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diffuse
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Definition to spread; or to soften or calm

or:

to be spread out (not concentrated) — sometimes implying a lack or organization or the use of too many words
  • When the United States focused on terrorism, the movement went further underground and became more diffuse.
diffuse = spread out
  • The lamp gives off a diffuse light.
  • diffuse = spread out (not concentrated)
  • a large diffuse organization
  • unrealistic and diffuse in her thinking
  • Diffuse axonal injury is one of the most common and devastating types of traumatic brain injury.
  • Flora, who had seemed enchanting in all she said and thought, was diffuse and silly.
    Dickens, Charles  --  Little Dorrit
  • A richer tint of crimson diffused itself over the pictured horrors of blood.
    Edgar Allan Poe  --  The Pit and the Pendulum
  • diffused = spread
  • He took the list to the university president, and the situation was diffused.
    Mitch Albom  --  Tuesdays with Morrie
  • diffused = calmed
  • the tone of the diffused green light of the sea bottom.
    John Steinbeck  --  The Pearl
  • diffused = faintly dispersed (spread without being concentrated or bright in any one area)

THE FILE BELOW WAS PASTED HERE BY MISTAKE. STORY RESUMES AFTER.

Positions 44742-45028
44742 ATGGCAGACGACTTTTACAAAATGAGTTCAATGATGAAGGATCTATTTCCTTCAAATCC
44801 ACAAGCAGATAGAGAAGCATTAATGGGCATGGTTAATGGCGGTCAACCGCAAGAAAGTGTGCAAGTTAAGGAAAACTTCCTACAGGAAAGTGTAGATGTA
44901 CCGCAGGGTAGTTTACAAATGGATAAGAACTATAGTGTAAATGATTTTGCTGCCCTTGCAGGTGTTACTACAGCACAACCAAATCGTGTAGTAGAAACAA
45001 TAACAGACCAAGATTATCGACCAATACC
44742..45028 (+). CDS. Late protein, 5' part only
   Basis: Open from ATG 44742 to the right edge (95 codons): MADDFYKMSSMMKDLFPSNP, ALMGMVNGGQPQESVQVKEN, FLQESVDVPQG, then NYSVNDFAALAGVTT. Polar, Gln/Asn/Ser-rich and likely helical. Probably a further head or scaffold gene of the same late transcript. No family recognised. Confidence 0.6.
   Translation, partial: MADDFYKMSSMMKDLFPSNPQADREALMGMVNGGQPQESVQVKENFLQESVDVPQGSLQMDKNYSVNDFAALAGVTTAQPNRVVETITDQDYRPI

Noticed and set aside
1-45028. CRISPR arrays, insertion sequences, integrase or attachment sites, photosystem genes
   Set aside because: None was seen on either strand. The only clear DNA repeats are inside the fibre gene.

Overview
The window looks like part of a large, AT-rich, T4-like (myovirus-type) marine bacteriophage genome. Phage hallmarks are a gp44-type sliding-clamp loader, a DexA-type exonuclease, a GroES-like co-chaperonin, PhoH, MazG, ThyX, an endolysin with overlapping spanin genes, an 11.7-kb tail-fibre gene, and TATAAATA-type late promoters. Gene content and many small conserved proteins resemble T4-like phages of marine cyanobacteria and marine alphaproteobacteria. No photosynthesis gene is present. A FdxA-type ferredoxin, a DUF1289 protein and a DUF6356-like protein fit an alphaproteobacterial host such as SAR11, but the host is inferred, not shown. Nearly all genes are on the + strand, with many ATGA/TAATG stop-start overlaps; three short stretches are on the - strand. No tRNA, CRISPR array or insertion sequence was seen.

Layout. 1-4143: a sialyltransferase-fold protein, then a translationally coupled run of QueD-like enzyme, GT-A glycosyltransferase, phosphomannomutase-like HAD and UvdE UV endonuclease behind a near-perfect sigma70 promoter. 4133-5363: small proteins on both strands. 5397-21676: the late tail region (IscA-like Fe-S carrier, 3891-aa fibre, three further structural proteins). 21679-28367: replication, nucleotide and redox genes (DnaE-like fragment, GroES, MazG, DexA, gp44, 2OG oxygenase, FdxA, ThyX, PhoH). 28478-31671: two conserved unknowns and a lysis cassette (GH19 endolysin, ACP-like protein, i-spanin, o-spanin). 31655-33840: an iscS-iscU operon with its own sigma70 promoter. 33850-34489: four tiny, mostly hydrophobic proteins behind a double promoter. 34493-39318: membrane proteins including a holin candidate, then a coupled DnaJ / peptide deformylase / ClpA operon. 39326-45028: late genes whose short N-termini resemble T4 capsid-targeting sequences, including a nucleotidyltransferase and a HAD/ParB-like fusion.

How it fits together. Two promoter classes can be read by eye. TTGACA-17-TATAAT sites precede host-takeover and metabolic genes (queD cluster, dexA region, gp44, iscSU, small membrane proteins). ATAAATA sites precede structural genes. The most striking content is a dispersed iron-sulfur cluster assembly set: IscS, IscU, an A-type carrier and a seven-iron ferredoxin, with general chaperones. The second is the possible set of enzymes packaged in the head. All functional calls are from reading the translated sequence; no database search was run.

• I smile as much as my bruised cheek will allow, hoping that will diffuse the tension.
    Veronica Roth  --  Divergent
  • diffuse = soften or calm
  • They diffused and melted Janie, the room and the world into one comprehension.
    Zora Neale Hurston  --  Their Eyes Were Watching God
  • diffused = mixed or spread into each other (so there are no defined edges)
  • Looking back at the grotesque peaks and shadowy angles of the old mansion, they fancied a gloom diffused about it which no brightness of the sunshine could dispel.
    Nathaniel Hawthorne  --  The House of the Seven Gables
  • diffused = spread
  • As the sun went higher and left the eastern sky, the square of sunshine on the wall grew larger and diffuse, and the bright yellow color of early morning was gone.
    Leslie Marmon Silko  --  Ceremony
  • diffuse = more spread out and softer (less concentrated or less bright)
  • Though the sky was dense with cloud, a diffused light from some fragment of a moon had hitherto helped them a little.
    Thomas Hardy  --  Tess of the d'Urbervilles
  • The air of wealth and repose diffused about them seemed to comfort their neediness.
    James Joyce  --  A Portrait of the Artist as a Young Man
  • You can't see the sun through the thin buffer of cloud cover but the light is fully diffused, almost too bright to see.
    Chang-rae Lee  --  Native Speaker
  • Slowly the dawn grew to a pale light, diffused and shadowless.
    J.R.R. Tolkien  --  The Fellowship of the Ring
  • The cheeks are a slide from the brows into the valley of the face, opposed and diffused by the cheek bones.
    Henry David Thoreau  --  Walden
  • The clouds rolled in, diffusing the light so that it could have been morning or afternoon.
    Stephenie Meyer  --  Breaking Dawn
  • My work, which had appeared so vague, so hopelessly diffuse, condensed itself as he proceeded, and assumed a definite form under his shaping hand.
    Charlotte Bronte  --  Jane Eyre

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